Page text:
However the offseason scuttlebutt started, the Detroit Tigers refuse to force the issue in one direction or the other. They have not received the offers for their big names that they expected, and they haven’t settled for less either. Instead, they appear to be waiting for opportunities to present themselves. One may be on the table in the person of reliever Justin Wilson. Several teams have shown some interest in the hard-throwing lefty this offseason. The latest, according to Fox Sports’ Jon Morosi, appears to be the Chicago Cubs.
The Cubs’ side of this makes perfect sense. Having declined to shower Aroldis Chapman with cash as part of this winter’s super-reliever gold rush, the Cubs are weak in left-handed pitching. And the crop of southpaw relievers in free agency is rather a sketchy bunch. Justin Wilson is a better option for a Cubs organization dreaming of a North Side dynasty.
Where this gets interesting is on the Tigers’ side of the equation. What do the Tigers reasonably want in return? Whatever else may come in trade talks, the Tigers need a legitimate center field option and left-handed hitting catcher. Trading Wilson for another reliever doesn’t make sense. For a team that is trying to compete next year, any prospects not yet blooded in the majors don’t fit into their aspirations. It’s difficult to find a nexus of value and need between the Tigers and Cubs. Particularly in light of the current run on relief pitching, Wilson is perhaps more valuable than Tigers fans might think.
He just isn’t enough to get Albert Almora, a fine young centerfielder whose hit tool hasn’t yet caught up to his glove. Problem is, Almora is already flashing some power, and at age 23, still profiles as a valuable player for the Cubs in the years to come. Almora posted a 101 wRC+ in a short span of 117 plate appearances last season. He managed low walk and strikeouts rates, as he has in the minors, along with solid extra base power. Add in plus defense in center field, and you have a guy the Cubs seem unlikely to trade for just a good relief pitcher.
However, Almora is replaceable. The Cubs have Jon Jay on a one-year deal. Jason Heyward is available as depth at the position. Between Almora, Jay, Heyward, Ben Zobrist, Kyle Schwarber, and outfield fill-in Kris Bryant, they’re loaded with outfielders. They may have a future center field option in Donnie Dewees, their second round pick in 2015. Another year of development in the minors and Dewees could be the centerfielder of the future, not Almora. The Tigers would have to sweeten the deal substantially — no, not with Steven Moya — to get the Cubs to part with Almora. Still, this is something they should definitely be inquiring about.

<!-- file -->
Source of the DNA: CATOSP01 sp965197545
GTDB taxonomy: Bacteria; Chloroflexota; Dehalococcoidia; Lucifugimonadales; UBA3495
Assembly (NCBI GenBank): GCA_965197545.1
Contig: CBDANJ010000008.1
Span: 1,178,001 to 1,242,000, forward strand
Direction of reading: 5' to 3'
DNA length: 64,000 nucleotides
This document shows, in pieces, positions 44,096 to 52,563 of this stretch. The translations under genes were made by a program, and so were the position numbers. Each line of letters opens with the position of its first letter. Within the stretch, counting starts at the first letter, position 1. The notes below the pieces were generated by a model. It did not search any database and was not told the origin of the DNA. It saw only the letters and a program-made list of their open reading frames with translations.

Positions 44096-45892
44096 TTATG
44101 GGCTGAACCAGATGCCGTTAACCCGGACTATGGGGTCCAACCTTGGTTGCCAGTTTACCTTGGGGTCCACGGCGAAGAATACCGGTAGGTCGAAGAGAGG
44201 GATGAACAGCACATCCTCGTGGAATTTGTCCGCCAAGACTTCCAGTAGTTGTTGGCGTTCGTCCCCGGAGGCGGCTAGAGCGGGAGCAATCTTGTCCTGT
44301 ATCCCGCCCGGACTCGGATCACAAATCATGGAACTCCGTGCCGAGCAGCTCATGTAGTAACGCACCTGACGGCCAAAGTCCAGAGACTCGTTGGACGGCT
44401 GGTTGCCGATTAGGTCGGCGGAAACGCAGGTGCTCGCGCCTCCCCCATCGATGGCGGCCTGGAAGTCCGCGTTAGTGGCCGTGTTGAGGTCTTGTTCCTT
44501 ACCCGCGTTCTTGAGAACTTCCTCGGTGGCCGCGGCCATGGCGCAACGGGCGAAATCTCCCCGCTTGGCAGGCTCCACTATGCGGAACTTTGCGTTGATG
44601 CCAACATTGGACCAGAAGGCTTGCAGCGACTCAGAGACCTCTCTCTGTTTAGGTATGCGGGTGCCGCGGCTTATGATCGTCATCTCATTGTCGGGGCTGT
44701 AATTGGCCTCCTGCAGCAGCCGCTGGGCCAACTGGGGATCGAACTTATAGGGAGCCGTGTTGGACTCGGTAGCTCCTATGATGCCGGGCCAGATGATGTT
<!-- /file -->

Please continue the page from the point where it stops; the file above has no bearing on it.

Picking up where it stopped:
Another possibility would be to trade for catcher Miguel Montero. The left-handed hitting veteran is in the final season of a five-year contract he originally signed with the Arizona Diamondbacks, and which will pay him $14 million in 2017. That’s a lot of bread for a 33-year-old catcher with a history of back issues. Montero and Cubs manager Joe Maddon had a fairly public falling out during the Cubs’ postseason run. Between this, Montero’s cost, and the rise of Wilson Contreras as the Cubs primary catcher, the Cubs may view Montero as expendable. He is still a plus framer with plenty of game-calling experience, but generally he has fallen off both defensively and with the bat. The Tigers could certainly use a left-handed hitting catcher with above average framing ability. At this point, however, Montero isn’t much of an upgrade from options like Alex Avila or Jarrod Saltalamacchia.
Montero is not a player the Tigers are willing or able to spend that kind of money on, either. This is doubly so when giving up a valuable piece like Justin Wilson. Were the Cubs to pitch in much of Montero’s salary (not to mention a prospect), perhaps something could be arranged. But, just as in the case of Almora, the fit just isn’t there with the Tigers.
The Tigers need Justin Wilson. They would have the same problem the Cubs do if they dealt him. Wilson isn’t really a prototypical left-hander in terms of his splits. There are only so many Andrew Millers in the world, so Wilson is the closest thing to a shutdown lefty the Tigers are going to find. For such a scarce resource, “equal” value probably isn’t enough to be worthwhile. This makes it hard to envision the Tigers dealing Wilson for a prospect, either.
The Cubs could certainly make for interesting trading partners. They have the firepower to make a deal happen, and all the reason in the world to push for a second World Series title with their current roster. Justin Wilson makes sense for them. It’s just hard to see a reasonable deal that grades out as a net gain for the Tigers. To make something happen the Tigers will probably have to expand the scope of such a deal. As things stand, it just doesn’t fit.